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  • Today more people visit museums than visit football matches. In the UK seven out of ten of the top visitor attractions are museums.

    In a competitive environment proliferating museums depend for their survival on their ability to attract large numbers of people.

    The income generated by visitors to museums has become a major source of revenue funding. Museums have become leisure brands and their (abbreviated) names are key to their public image strategy.

    MOMA ICA SMAK LACMA MADRE
    MOMA: Museum of Modern Art, New York; ICA: Institute of Contemporary Art, London; SMAK: Stedelijk Museum voor Actuele Kunst, Ghent; LACMA: Los Angeles Country Museum of Art; MADRE: Museo d’Arte Contemporaneo Donna Regina, Naples.

    A Muse Um is a computer animation that combines the abbreviations commonly identifying art museums around the world with photographs taken of art museums by the artists.


  • The acronyms are presented individually in coloured modules collated in 16 groups of 8. These are combined with the photos to make up interspersed multi-coloured grids of 64 modules each. As the animation progresses the modules of codes and photos are superimposed on each other in increasing and decreasing scale. Museum buildings and coded identities appear and disappear, dissolving into each other in an endless cycle of familiarity and obscurity, constantly supplanting each other.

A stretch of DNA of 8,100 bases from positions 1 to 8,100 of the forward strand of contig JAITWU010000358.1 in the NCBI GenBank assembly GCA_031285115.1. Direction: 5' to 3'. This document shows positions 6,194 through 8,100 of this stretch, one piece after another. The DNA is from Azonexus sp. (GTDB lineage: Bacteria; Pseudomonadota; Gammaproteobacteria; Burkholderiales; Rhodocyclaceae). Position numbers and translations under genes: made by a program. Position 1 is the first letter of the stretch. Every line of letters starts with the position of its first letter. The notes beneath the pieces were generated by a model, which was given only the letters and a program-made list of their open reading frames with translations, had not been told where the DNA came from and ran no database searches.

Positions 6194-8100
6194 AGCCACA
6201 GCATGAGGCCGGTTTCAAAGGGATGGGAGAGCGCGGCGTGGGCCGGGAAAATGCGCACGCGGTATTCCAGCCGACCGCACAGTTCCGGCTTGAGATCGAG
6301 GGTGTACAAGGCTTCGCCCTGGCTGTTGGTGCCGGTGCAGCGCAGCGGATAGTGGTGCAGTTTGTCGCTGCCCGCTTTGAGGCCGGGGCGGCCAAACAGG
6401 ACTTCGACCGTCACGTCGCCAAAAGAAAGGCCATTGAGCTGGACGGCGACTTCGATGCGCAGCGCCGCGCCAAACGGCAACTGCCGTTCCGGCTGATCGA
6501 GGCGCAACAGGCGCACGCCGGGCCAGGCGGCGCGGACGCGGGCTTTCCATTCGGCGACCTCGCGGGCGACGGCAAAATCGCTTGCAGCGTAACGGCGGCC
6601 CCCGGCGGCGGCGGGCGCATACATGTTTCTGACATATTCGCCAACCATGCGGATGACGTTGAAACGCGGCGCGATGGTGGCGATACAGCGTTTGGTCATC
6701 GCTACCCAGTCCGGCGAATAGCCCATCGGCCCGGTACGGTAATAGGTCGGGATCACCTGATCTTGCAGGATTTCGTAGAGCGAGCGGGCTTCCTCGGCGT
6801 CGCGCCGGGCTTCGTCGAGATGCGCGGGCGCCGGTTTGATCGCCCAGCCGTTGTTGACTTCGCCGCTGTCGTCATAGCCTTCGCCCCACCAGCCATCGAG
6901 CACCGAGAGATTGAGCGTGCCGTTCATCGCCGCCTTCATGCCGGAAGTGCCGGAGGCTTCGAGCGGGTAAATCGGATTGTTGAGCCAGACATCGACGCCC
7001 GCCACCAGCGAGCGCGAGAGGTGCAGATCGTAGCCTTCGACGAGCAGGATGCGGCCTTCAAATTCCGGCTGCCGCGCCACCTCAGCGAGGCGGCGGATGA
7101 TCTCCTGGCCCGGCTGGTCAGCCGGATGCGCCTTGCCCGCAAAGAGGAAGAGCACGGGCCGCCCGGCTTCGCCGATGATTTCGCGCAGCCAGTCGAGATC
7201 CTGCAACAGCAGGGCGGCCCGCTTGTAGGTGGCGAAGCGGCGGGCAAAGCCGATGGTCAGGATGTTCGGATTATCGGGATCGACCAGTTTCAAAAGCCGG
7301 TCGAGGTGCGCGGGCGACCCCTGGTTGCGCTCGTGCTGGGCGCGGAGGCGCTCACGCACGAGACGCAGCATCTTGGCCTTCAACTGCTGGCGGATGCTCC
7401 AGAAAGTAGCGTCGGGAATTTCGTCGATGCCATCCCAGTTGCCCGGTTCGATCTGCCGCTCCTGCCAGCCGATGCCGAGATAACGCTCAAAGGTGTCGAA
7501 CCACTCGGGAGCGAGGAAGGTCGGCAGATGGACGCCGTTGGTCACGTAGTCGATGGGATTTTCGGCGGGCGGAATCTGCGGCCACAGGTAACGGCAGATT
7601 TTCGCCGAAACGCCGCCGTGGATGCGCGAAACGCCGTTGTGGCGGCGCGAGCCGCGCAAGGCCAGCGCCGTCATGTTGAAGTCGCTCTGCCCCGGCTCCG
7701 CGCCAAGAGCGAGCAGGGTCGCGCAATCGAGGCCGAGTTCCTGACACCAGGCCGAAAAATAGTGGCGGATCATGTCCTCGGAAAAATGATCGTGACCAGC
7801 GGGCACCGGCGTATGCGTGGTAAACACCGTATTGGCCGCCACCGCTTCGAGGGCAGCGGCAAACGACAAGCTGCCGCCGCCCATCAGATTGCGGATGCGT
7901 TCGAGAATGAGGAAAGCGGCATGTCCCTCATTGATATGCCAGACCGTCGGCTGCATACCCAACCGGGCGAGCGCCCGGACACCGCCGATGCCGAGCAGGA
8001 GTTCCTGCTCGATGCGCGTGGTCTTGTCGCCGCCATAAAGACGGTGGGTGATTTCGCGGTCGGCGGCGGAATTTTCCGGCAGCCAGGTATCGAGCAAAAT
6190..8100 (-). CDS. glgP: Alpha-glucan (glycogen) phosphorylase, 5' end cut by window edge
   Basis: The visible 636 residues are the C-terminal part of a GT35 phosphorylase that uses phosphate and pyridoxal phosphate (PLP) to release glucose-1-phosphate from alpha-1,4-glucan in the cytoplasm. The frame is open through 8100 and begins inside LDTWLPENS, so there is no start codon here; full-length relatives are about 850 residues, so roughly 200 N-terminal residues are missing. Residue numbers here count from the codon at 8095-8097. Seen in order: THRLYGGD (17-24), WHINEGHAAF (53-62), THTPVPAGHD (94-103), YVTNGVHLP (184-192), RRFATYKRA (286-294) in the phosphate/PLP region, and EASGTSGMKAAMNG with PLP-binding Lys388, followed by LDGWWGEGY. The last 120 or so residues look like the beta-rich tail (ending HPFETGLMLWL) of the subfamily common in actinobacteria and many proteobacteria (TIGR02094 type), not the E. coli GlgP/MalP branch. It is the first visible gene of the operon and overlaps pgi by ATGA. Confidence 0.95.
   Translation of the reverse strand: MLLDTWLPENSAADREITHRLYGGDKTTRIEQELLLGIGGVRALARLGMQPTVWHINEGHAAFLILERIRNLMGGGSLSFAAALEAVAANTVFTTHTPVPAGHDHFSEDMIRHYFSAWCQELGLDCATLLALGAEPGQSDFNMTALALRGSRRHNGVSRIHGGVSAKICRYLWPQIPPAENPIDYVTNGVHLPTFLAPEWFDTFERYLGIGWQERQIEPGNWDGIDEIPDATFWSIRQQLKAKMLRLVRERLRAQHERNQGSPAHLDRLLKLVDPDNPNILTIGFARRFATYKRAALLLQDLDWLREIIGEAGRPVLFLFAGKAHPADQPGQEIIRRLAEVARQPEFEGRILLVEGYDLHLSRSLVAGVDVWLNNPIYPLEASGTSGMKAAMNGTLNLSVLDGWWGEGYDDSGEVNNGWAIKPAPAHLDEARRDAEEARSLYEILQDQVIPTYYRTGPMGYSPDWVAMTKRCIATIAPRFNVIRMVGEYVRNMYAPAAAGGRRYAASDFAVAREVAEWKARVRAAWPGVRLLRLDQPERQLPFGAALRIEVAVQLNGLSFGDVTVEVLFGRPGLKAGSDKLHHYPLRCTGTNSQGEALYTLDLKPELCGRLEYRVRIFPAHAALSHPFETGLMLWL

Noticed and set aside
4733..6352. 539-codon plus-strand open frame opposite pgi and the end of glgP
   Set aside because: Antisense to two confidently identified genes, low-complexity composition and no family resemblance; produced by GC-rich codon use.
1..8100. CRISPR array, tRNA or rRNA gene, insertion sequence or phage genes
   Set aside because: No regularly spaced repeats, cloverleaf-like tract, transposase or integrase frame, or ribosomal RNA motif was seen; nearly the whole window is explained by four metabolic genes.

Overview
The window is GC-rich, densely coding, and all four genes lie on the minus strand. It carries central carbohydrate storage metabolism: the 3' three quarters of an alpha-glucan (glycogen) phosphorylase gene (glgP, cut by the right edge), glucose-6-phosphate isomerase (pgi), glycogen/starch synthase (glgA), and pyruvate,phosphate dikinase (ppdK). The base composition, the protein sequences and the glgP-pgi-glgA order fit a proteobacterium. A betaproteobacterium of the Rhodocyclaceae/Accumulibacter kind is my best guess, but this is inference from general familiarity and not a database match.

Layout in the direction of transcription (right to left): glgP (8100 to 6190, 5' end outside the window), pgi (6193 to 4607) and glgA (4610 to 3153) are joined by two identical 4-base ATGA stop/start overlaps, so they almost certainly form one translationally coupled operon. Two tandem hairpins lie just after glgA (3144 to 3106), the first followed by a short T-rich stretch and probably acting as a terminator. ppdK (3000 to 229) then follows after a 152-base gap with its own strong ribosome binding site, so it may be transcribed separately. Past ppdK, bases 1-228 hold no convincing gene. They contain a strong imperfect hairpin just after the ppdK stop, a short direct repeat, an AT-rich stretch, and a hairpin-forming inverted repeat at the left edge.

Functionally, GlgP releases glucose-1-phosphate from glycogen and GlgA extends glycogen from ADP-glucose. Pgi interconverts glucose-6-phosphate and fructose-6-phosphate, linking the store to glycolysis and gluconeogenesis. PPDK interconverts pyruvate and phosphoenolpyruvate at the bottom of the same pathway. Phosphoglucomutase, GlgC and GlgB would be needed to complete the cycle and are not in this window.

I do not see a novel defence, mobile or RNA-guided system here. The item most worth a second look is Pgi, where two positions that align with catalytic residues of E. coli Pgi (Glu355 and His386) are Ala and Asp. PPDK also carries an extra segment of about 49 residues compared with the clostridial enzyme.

As life becomes more complex and systems multiply we have an increasing need of abbreviated means to identify elements and events. In time these abbreviations become lexical and linguistic entities in their own right generating new language and new cultural tendencies.

    At once strikingly familiar yet thoroughly depersonalised, codes generally are ‘links’ and connecting points in the networks enabling or constraining our actions and communications throughout daily life. Codes are evidence of the pervasive, quasi metaphysical, global architecture of order and administration, commerce and power which surround us.

    Langlands & Bell, 2007

    Digital artwork Richard Wilding